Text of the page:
“Motley” arises in As You Like It precisely eight times, half of which appear within twenty-two lines of each other, and the majority of which are spoken in the same act, the same scene, and by the same character. To no surprise, this character so seemingly infatuated with “motley” is none other than Jacques.
In 2.7, Jacques exclaims, “…O that I were a fool! / I am ambitious for a motley coat” (2.7.42-43). On one hand, “motley” simply describes the typical attire of a fool, or jester. The Oxford English Dictionary explains this; the first definition given of “motley” is as follows: “Cloth woven from threads of two or more colours” (OED – See Definition A1a). Jacques describes his desire for this type of coat; “The particoloured costume of a jester, harlequin, etc.” (OED – See Definition A3a) because he wants to play the role of the court jester, or fool, under Duke Senior. The picture below demonstrates the mental image of such an outfit:
Yet this is only the straightforward understanding of his use of “motley,” and if we know anything about Shakespeare it’s that he was anything but straightforward. The Oxford English Dictionary enlightens us with another definition of “motley”: “An incongruous, multifarious, or confused mixture or assembly” (OED – See Definition A4). Here, we can compare this twentieth century depiction of a motley jester (above) to one of the nineteenth century (below).
The second picture invokes a much clearer image of this “incongruous” outfit. The colors clash, the sleeves don’t match, and there’s different ornaments hanging from his legs and waist. In comparison to the previous picture which is more symmetrical and orderly, this image demonstrates that Shakespeare meant more than just a type of cloth or outfit when Jacques declares “I am ambitious for a motley coat” (2.7.43).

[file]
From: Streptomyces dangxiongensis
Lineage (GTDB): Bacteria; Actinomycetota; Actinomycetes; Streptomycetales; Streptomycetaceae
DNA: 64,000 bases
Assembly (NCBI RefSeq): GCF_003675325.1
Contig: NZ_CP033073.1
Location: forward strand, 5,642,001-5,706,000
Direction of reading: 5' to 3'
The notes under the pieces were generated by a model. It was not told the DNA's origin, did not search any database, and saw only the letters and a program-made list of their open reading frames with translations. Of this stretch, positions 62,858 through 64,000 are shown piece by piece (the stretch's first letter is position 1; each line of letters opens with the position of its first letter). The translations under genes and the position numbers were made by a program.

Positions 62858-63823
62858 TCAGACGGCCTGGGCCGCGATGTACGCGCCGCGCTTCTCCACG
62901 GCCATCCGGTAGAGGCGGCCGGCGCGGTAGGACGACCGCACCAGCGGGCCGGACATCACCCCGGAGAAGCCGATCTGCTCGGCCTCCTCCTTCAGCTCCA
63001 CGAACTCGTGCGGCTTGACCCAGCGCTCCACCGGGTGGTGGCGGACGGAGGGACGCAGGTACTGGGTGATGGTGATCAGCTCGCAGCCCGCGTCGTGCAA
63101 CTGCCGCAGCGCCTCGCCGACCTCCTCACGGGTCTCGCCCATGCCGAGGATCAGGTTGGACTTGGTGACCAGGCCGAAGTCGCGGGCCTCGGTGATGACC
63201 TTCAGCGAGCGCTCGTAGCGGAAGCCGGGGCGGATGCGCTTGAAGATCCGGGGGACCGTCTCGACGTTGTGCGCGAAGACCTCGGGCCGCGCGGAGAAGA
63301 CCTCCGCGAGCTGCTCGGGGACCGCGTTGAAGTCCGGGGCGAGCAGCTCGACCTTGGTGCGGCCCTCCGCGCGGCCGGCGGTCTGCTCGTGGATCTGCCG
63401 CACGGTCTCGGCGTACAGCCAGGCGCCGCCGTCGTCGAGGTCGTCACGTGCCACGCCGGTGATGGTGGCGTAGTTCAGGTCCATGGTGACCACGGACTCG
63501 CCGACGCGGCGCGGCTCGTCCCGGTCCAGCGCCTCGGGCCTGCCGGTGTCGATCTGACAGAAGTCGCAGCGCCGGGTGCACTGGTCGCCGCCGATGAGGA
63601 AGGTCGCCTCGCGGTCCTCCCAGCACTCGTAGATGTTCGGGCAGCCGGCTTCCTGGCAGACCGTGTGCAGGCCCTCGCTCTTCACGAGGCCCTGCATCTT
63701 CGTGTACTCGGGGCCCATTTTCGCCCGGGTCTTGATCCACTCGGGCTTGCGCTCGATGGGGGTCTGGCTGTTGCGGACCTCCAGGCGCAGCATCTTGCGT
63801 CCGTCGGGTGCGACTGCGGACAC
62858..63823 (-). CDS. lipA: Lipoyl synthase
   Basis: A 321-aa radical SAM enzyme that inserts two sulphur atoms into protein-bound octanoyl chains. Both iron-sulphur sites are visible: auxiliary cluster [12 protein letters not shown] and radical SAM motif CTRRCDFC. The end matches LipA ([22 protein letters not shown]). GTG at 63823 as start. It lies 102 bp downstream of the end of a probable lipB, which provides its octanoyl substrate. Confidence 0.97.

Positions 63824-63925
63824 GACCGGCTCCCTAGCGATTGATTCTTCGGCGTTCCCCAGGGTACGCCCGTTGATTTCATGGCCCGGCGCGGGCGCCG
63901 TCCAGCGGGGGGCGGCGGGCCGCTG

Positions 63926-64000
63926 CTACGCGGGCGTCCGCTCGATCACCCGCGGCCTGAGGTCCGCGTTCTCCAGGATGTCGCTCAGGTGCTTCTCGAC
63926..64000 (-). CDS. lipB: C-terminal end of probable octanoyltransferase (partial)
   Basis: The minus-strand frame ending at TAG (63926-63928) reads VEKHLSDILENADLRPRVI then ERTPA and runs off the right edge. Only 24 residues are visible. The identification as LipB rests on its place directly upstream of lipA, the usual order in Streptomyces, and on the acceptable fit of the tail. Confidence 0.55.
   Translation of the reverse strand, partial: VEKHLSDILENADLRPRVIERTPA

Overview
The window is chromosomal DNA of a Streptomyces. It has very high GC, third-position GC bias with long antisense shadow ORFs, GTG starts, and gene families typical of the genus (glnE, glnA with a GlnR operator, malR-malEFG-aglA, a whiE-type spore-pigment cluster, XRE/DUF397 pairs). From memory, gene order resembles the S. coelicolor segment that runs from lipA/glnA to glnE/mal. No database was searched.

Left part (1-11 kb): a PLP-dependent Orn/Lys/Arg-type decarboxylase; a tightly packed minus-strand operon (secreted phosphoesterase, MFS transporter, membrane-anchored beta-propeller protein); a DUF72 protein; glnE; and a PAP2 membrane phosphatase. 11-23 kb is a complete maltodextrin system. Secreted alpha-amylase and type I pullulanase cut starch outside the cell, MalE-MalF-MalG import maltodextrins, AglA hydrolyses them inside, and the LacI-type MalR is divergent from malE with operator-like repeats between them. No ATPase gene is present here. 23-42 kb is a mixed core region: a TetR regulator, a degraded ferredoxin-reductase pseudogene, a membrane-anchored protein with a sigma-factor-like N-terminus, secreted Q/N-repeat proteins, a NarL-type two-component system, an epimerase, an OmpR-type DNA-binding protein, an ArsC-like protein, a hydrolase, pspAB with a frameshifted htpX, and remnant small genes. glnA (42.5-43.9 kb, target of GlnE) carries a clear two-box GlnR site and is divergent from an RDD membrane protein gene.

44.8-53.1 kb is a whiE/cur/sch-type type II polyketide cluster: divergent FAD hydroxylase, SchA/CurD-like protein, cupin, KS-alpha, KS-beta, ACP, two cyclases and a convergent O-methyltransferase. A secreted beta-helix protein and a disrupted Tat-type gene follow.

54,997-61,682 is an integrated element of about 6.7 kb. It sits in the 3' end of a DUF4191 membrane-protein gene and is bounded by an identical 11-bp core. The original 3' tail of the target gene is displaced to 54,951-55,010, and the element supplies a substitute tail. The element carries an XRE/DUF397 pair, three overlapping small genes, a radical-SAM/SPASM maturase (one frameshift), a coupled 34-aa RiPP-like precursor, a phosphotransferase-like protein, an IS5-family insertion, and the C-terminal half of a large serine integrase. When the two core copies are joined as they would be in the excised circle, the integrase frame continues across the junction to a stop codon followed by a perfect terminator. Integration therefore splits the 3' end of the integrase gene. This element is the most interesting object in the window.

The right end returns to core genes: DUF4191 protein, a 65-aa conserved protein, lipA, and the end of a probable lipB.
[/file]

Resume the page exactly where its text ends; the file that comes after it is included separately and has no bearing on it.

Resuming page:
Jacques’ irony is twofold in this scene. He wants very much to be a fool. However, he wants to be a fool because he wants to be wise, as he sees that only fools have the ability to reflect and the freedom to speak. Jacques recognizes that the fool transcends the boundary between the common people and the gentlemen of the court. Free to speak to both socially classes openly about the other, Jacques sees that the fool embodies this incongruous, or “motley” costume in his nature.
The above image perhaps best depicts the ragtag outfit of a fool or jester. Even the fool’s features are disparate — one half of his face has a pointy mustache while one half of his head has a long wig. While the “motley” costume is comical and thus goes naturally with the fool’s role, the costume also depicts two different ideas into one whole. Similarly, the fool brings two different classes — the court and the common people — together through its comical role in society. Shakespeare thus highlights the importance of the fool and his role in society as someone who can transcend these class boundaries.
While this is only one instance of Jacques’ use of “motley,” he brings it up multiple times in 2.7, such as “A worthy fool! Motley’s the only wear” (2.7.34) and later in the play when addressing Touchstone (3.3.72). Again, his use of “motley” is twofold in most cases. On one hand, Jacques is describing either a fool himself or his clothing, and on the other hand Shakespeare is commenting on the “incongruous” nature of the fool’s role in society. These ideas can be explored further with other instances of “motley” throughout the play.